Defining, selecting, and optimizing with the right set of metrics is critical to every modeling process, but these steps are often hard to execute well. Building a useful model requires that the modeler select the right set of metrics, then maximize or minimize them during the model training and tuning process. Metrics are critical to exploring model problems, understanding model behavior and advancing any modeling project to production. But there are often a variety of metrics that matter and it can be tough to track, analyze, and optimize all of these through the experimentation process.
At SigOpt, we’ve built out a comprehensive set of tools to help you understand, adjust, and adapt your metrics to suit your business needs, using them to advance your modeling process. To get started, set the Metric Strategy to determine whether a metric is stored, optimized (maximized or minimized), or constrained. This is a flexible way to classify these metrics that can be adjusted run-over-run as you iterate through your model development process. We capture this metric classification in our web dashboard so you have a full history of these metrics and visualizations of their behavior through training and tuning runs.
Some metrics are worth tracking but not optimizing. In our platform, you can store up to 50 metrics for each model as you train and tune. No need to track 50 if you only care about 1, but this can be useful if you need to design compound metrics and store them along with the standard metrics your model likely already produces like loss, F1, accuracy, or others.
If you’re debating whether optimizing a secondary metric might be necessary, you can add one in to seamlessly run a multimetric optimization experiment and generate a Pareto frontier of observations plotted along axes that represent both metrics, such as classification accuracy versus inference time.
This multimetric optimization approach may help you set either a metric threshold, which lets you specify that a certain minimum or maximum is required for one or both metrics, or a metric constraint, which lets you apply an arbitrary function as the boundary for valid observations.
Now, what happens when your model runs out of memory, or exhibits a computational error due to the parameters suggested? You can report these as failures to avoid this parameter region, saving time and compute costs. Then you can assess whether your model is needlessly executing training runs that fail in a certain region of the search space. You might speed up your optimization process by reporting these failures to SigOpt, so that our backend can start to avoid suggesting parameter sets that induce observation (or model) failure.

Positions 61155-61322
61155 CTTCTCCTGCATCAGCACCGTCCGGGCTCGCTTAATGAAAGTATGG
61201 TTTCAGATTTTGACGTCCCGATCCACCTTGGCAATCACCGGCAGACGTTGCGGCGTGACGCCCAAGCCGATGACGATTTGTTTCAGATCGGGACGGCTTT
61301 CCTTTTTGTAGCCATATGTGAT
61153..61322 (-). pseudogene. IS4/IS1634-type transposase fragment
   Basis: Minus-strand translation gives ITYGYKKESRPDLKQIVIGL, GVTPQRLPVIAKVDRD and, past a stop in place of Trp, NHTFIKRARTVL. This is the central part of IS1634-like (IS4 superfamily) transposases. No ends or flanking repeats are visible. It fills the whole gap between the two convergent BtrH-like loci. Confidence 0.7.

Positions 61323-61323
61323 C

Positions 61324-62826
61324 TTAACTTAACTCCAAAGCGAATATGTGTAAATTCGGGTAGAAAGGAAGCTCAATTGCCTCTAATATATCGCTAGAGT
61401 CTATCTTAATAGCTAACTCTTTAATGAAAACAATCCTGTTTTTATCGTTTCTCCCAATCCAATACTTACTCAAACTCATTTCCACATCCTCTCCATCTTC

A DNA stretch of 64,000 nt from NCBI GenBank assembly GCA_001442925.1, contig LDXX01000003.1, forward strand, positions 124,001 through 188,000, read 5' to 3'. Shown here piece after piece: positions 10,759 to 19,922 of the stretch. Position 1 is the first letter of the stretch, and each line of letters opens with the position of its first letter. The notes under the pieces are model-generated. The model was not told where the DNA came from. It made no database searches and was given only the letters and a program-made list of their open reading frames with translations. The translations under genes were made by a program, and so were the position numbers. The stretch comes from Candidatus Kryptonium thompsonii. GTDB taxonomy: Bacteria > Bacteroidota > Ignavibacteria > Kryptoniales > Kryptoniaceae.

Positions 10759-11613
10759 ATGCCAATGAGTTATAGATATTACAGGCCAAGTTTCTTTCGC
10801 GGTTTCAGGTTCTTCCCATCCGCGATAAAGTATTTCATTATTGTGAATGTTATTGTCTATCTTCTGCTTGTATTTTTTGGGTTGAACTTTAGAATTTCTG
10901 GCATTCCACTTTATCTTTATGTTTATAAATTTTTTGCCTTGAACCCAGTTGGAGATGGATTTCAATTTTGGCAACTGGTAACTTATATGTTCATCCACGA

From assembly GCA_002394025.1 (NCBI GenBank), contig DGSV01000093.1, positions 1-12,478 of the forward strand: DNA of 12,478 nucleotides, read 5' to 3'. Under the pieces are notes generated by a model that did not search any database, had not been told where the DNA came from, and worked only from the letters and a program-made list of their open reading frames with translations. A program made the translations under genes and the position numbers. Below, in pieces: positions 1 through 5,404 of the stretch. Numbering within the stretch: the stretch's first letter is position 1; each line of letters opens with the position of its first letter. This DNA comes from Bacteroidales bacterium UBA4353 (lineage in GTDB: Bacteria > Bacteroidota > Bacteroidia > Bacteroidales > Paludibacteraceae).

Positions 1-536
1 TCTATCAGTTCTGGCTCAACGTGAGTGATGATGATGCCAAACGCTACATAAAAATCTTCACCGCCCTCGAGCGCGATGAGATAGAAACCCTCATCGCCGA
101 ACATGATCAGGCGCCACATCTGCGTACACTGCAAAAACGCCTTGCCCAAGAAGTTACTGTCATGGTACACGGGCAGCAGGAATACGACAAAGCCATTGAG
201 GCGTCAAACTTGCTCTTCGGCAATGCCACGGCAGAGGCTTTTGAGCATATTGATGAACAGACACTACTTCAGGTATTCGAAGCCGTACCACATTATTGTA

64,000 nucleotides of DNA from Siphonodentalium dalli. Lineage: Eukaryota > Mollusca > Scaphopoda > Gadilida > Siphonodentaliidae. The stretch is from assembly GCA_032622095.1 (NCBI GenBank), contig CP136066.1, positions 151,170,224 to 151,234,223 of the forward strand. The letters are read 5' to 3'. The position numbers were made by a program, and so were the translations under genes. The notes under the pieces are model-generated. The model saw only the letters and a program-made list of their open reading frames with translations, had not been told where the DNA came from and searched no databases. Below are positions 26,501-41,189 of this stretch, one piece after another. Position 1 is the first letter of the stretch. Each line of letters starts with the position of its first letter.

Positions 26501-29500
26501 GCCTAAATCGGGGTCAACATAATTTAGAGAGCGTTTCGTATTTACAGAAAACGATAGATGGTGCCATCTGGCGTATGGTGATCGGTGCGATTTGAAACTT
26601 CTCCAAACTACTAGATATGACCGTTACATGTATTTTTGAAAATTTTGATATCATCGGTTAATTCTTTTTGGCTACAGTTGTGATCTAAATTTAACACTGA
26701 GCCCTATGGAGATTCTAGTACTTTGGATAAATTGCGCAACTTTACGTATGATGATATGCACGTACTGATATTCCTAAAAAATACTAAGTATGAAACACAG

Our API makes it easy to vary the way you use metrics as you iterate on your modeling problem through training and tuning runs. Another possible workflow might begin with multimetric optimization for a longer training model, after which the modeler might realize that generating a dense Pareto frontier will be time-prohibitive. In this scenario, the modeler can swap out one of the two metrics for either a threshold or a constraint to more efficiently bound the problem and return parameter set suggestions more efficiently and with a reduction of your compute cost, because fewer training runs are required.
Metric Management enables a new way to explore, understand, and advance your metric selection process. The suite of tools at your disposal includes:
To learn more about Metric Management and how it can enhance your modelers’ approach to metrics, register for our webinar on Thursday, May 28 at 10am PT/1pm ET. If you’re an enterprise interested to learn more about SigOpt, schedule a meeting for a demo, or if you’re engaged in academic research, submit this form for free access.
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